10 WFH upgrades that have nothing to do with desk ergonomics.
Friday, February 5, 2021
Here are some upgrades to make your WFH situation more comfortable. And they have nothing to do with decluttering your desk, organizing your pens or choosing the perfect office chair.
1. Open a café
If you’re like us, you’re making a lot more tea and coffee at home now. Gone are the days of hitting the drive-thru on your commute. It could be worth it to invest in that coffee maker or espresso machine you’ve had your eye on. If you miss the flavor varieties and different creamers in the breakroom, consider a coffee or tea subscription box or treat yourself to a new mix-in.
2. Create a breakroom
It can be tempting to “make the most of your time” now that you aren’t commuting. But if that means you’re working, working, working without even taking a lunch break, you’re setting yourself up for burnout. Designate somewhere besides your workspace as a breakroom and retreat there for quick recharges and for lunch. The change of scenery will give your mind the break it needs to focus better later in the day and help to keep you from burning out. Get creative. It doesn’t have to be the dining room table, especially if that’s now your desk. Eat on the porch, kick your feet up on the couch or try a park bench if you need even more distance from your desk.
3. Set a timer
Ask Alexa to set a timer so you don’t miss your break, even if it’s just to stretch your legs at your desk, look out the window instead of at your computer screen or make a snack. You can also set “do not disturb” timers, on a smart device or the microwave, for your kids. If you have an important call or need an uninterrupted stretch of time to focus, train others in the house that until the timer goes off, you’re off limits.
4. Let others self-serve
Another good way to limit interruptions from family members is to make it easy for them to serve themselves. Put the kids’ healthy snacks at their eye level, post a daily schedule in the command center so they know what their tasks are without having to ask you and make sure they have all the school or craft supplies they need to stay busy.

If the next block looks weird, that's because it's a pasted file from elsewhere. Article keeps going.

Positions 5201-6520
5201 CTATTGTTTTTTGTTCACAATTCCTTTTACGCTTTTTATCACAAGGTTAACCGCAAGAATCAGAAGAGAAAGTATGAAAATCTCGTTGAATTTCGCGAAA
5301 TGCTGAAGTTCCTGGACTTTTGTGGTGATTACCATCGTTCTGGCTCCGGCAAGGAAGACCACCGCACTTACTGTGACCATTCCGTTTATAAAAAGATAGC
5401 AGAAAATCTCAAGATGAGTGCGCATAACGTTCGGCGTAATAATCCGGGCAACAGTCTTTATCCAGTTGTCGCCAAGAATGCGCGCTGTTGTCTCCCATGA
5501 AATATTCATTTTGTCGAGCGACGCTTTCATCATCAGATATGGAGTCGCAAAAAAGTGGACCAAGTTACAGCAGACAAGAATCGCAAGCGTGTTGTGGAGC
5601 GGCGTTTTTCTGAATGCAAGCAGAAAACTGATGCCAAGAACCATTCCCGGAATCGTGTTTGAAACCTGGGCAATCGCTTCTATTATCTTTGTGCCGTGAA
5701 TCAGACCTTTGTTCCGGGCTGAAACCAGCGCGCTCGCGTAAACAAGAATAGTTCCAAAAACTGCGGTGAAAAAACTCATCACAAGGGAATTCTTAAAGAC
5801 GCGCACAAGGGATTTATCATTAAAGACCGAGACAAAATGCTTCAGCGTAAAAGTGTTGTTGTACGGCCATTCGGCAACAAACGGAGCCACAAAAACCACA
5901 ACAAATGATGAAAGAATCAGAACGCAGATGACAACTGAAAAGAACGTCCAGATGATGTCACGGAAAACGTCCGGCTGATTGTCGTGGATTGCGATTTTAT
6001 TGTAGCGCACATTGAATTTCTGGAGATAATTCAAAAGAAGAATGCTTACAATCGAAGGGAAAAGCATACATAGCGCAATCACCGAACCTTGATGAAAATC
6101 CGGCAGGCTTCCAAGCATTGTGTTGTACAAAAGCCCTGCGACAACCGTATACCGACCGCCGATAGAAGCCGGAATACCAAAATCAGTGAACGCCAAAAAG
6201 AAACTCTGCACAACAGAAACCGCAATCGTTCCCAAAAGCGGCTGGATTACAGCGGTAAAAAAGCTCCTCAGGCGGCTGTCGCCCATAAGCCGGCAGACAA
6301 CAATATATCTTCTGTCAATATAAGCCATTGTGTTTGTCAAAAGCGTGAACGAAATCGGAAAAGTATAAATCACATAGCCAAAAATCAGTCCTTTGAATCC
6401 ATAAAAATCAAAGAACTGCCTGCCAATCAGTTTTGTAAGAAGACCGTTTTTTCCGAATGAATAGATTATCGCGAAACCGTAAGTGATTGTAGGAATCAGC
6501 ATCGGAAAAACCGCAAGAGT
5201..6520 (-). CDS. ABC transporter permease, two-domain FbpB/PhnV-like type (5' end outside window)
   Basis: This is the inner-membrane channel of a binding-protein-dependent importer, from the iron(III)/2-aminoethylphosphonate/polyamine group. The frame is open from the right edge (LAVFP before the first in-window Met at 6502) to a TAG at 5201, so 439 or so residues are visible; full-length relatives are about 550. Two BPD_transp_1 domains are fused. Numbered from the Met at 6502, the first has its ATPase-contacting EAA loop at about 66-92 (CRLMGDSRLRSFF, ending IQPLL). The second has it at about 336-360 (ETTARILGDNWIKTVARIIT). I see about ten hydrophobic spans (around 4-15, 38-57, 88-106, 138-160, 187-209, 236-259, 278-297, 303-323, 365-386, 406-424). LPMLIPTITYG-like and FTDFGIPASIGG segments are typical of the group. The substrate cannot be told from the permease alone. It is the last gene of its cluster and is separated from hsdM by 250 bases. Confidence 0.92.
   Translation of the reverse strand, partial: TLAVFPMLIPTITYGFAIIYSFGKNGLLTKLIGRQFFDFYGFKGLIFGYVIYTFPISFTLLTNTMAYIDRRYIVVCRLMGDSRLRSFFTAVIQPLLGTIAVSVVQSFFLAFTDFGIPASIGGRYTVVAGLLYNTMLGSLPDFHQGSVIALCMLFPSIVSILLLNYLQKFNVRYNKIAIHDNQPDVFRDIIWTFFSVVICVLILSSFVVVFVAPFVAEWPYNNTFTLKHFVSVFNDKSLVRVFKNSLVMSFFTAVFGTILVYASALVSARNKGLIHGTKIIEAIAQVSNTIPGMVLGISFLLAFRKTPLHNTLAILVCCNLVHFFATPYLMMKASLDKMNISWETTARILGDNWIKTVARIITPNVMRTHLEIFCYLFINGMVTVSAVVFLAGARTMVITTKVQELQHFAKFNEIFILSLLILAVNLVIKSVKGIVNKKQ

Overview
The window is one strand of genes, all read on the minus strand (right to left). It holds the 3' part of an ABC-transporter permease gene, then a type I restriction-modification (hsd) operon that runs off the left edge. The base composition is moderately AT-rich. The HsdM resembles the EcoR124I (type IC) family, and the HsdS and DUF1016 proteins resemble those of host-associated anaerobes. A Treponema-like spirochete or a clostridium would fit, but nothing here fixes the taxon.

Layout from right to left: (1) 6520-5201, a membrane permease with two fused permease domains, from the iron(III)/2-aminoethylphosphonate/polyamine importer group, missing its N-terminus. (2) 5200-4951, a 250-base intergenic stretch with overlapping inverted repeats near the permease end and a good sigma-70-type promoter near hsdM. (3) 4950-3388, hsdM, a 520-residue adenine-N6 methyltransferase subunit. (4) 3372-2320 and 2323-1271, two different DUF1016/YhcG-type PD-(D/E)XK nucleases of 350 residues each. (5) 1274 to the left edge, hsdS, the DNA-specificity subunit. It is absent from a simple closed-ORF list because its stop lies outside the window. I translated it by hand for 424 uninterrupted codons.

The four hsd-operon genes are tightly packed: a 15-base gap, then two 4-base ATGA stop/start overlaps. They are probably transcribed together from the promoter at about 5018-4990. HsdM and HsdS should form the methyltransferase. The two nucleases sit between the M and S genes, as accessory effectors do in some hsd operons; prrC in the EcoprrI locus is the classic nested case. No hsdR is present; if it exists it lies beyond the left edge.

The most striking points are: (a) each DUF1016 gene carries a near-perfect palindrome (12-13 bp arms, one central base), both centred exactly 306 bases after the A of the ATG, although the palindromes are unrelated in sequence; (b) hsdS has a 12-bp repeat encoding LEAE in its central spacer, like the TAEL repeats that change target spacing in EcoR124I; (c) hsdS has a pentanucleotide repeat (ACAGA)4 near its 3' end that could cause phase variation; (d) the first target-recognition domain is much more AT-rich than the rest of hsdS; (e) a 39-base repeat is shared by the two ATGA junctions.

5. Make a WFH playlist
Or a couple playlists. Ingrid Fetell Lee at TED Talks made one to help switch her brain over from household tasks like cleaning up from breakfast to work tasks. You could make another to create a more pleasant working environment. It could be soothing background noise, such as nature sounds or pleasant coffeehouse chatter, or your favorite podcast. Choose whatever makes you feel most productive. You can even use them as a timer, like we mentioned earlier. When your smart speaker starts to play your “break playlist,” it’s time to step away from the spreadsheets.
6. Prepare for your breaks
When you’re trying to get into a morning gym habit, people always tell you to pack your bag the night before. Do the same for your WFH breaks. If you want to take a walk to unplug, put your shoes by the door at the start of the day. If you want to do some yoga, set your mat out where you’ll be more likely to use it. If you want to cross some chores off your to-do list – vacuuming can be very therapeutic – empty the bin and filter ahead of time.
7. Prep your lunch
Meal prep just like you would pack your lunch the night before when you were going into the office. That way, even if you do have to stay at your desk, you’ll still be able to fuel up for the rest of the day. Remember, a hangry brain is an unfocused brain, so don’t skip meals.
8. Keep an eye on things with smart devices
You’re tying to work and you keep hearing the door open and close. Which of the kiddos just left? Or was that someone coming back in? Did they lock up after themselves? Turn to technology like smart locks and video doorbells to help you keep track of your family’s comings and goings without leaving your desk every 30 seconds.
9. Set fun boundaries
Achieving work/life balance was difficult before the pandemic. Setting those boundaries hasn’t gotten any easier since. Choose an activity that signals the end to the work day, something bigger and more fun than simply closing your laptop. Then gather what you need to make it happen every day. Use the time you would have spent on a commute home to soak in the tub, fix yourself a treat or practice self-care in whatever way works best for you.
10. Set up a screen-free hobby space
When setting your fun boundaries, try to carve out a space that doesn’t involve screens. Some of the most common complaints of working from home are migraines and eye strain from so much screen time. So when you clock out, head somewhere technology can’t touch you. It could be your peaceful garden, the workbench in your garage or a comfy chair where you can just close your eyes.